Sounds of the River, by Da Chen

The OCUReads program, which has become a highlight of new student orientation, requires all incoming first-year students to read a common book before arriving on campus for fall classes and to participate in discussion groups and attend a talk given by the author.


Front cover of the book In this “equally beguiling sequel to his acclaimed memoir, Colors of the Mountain” (Kirkus Reviews), teenager Da Chen takes his first train ride away from the farm he was raised on to his new university life in Beijing. He soon faces a host of ghastly challenges, including poor living conditions, lack of food, and suicidal roommates.

Undaunted by these hurdles, and armed with a dogged determination to learn English and “all things Western,” he competes to win a chance to study in America — a chance that rests in the shrewd and corrupt hands of the almighty professors.

Poetic, hilarious, and heartbreaking, Sounds of the River is a gloriously written coming-of-age saga that chronicles a remarkable journey — a travelogue of the heart.


During orientation week, students attended discussion groups about the book and met Author Da Chen at his presentation and book signing.


Author Da Chen.Da Chen grew up in the deep south of China, running barefoot in muddy fields and riding the backs of water buffaloes. In his tiny Fujian village, water was fetched from an ancient well swimming with snakes, and the only lights that burned in most households were hissing kerosene lanterns.

As the grandson of a disgraced landowner, he was a victim of communist political persecution and hollowing poverty during the Cultural Revolution. His family was beaten, his father thrown in reform camp, and young Chen, at the age of nine, was threatened with imprisonment.

Unfailing family love helped him survive in a dysfunctional society and he found unexpected love and friendship with four other hoodlum outcasts, but dreams made him soar above the poverty and persecution. His first encounter with a Christian woman, a Baptist professor, was life-changing. She taught him English and opened the possibility of another world. He excelled in college at Beijing Languages and Culture University, and stayed on as a professor of English after graduating top in his class.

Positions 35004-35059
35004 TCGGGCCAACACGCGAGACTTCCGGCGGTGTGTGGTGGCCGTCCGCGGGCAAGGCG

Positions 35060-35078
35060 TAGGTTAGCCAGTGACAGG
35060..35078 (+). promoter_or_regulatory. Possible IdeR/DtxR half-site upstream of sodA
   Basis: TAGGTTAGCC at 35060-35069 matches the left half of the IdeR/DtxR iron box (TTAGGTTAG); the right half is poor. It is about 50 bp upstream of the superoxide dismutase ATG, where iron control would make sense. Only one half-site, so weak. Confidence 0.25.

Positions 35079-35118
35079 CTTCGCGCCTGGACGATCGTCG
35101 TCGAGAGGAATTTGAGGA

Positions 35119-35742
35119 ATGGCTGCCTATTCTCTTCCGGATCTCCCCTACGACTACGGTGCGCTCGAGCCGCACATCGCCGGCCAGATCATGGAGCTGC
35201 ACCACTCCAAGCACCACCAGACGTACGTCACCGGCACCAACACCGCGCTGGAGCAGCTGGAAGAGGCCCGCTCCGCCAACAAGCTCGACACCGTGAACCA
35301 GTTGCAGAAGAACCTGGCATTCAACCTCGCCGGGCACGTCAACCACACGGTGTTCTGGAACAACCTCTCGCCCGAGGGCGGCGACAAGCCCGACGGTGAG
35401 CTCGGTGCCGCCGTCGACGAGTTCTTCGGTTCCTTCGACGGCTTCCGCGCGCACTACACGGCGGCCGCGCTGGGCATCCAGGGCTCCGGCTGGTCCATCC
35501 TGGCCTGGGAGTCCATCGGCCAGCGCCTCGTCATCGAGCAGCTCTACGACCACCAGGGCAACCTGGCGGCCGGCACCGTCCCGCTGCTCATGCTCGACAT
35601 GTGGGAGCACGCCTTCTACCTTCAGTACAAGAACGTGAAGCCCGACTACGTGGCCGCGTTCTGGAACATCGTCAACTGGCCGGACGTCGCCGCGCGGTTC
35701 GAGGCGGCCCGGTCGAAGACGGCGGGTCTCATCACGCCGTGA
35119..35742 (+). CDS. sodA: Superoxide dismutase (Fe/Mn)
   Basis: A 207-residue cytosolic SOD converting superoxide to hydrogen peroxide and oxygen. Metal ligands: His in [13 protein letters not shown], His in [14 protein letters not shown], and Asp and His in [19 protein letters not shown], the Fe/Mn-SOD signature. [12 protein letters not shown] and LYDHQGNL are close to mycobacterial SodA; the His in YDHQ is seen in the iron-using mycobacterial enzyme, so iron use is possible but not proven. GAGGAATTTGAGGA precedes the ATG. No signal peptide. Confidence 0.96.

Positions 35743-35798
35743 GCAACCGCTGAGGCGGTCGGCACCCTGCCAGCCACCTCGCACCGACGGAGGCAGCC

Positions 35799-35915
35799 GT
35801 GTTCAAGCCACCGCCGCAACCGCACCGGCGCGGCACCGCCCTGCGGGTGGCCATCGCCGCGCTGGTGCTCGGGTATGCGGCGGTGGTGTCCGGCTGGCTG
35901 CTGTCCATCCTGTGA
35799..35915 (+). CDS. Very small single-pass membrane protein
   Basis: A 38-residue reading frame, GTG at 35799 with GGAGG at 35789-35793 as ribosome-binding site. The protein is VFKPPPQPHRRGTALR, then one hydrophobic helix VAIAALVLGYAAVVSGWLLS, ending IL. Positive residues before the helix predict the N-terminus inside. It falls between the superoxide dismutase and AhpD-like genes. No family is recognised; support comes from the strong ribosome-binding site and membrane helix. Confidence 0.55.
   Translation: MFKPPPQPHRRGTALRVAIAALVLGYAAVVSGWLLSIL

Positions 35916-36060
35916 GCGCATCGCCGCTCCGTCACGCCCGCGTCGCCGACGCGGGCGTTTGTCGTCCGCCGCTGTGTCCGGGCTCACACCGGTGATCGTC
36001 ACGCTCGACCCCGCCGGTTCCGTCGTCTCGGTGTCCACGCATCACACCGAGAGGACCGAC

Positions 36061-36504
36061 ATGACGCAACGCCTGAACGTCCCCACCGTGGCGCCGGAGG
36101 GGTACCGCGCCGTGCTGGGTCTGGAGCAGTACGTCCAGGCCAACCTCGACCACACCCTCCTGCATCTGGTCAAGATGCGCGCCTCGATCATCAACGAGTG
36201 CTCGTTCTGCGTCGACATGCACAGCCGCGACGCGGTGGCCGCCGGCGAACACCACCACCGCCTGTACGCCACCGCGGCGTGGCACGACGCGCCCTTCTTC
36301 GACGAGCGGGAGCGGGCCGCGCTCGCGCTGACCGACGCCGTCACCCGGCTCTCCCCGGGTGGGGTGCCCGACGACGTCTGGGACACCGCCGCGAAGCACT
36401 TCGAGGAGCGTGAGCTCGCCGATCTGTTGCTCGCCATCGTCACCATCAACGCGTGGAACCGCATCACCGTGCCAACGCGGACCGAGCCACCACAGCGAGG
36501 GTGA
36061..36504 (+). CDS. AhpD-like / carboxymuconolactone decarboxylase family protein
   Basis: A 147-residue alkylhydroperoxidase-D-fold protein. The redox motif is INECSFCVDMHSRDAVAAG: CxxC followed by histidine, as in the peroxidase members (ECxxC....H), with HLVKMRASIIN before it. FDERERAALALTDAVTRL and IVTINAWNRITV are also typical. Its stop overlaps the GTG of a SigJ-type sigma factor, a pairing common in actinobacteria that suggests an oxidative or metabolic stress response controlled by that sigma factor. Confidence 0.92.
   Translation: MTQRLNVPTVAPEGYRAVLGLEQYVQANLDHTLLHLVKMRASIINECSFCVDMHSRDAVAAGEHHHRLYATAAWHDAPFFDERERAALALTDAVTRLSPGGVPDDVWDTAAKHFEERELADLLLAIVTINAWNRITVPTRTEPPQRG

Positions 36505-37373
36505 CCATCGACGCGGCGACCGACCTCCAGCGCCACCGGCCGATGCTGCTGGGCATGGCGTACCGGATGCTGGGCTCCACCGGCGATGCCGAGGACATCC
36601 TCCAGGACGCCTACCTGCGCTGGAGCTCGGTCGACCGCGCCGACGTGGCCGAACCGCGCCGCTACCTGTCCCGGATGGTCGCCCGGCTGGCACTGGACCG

Da arrived in America at the age of 23 with $30 in his pocket, a bamboo flute, and a heart filled with hope. He attended Columbia University School of Law on a full scholarship, and upon graduating, worked for the Wall Street investment banking firm of Rothschilds, Inc.



The Fall Honors Colloquium class developed the following presentations as supplemental materials to the OCUReads book:

Chinese Culture: Tradition and Change (.ppt)
By: Marina Kravtsova, Maria Andrade, Anthony England, Whitney Haney

What are the Major Impacts of China’s Cultural Revolution? (.ppt)
By: Oanh Nguyen, Andrew Pontikes, Joshua Phillips

How did the Opium Wars affect China’s Foreign Relations? (.ppt)
By: Hieu Tran, Lydia Martinez, Luke Reese, John Richie

Rooted in History: Feminism in China & the United States (.ppt)
By: Elizabeth Koepp, Amanda Lee, Erin Long, Laura Murray, & Natasha Scearse

Future Global Status of China (.ppt)
By:Joanna Chenoweth, Kelsey Guard, Peter Harlin, Patra Kositchaiwat

Falun Gong vs Communist China (.ppt)
By: Jason Blakeburn, Destry Elms, Alexander Gang, Lauren Kolker

The National College Entrance Exam: GaoKao (.ppt)
By: Gang Chen, Allie Schexnayder, Emily Dimmitt

Chinese Food: Behind the Scenes (.ppt)
By: Patrick Brunson, Belinda Bube, Danielle Gendron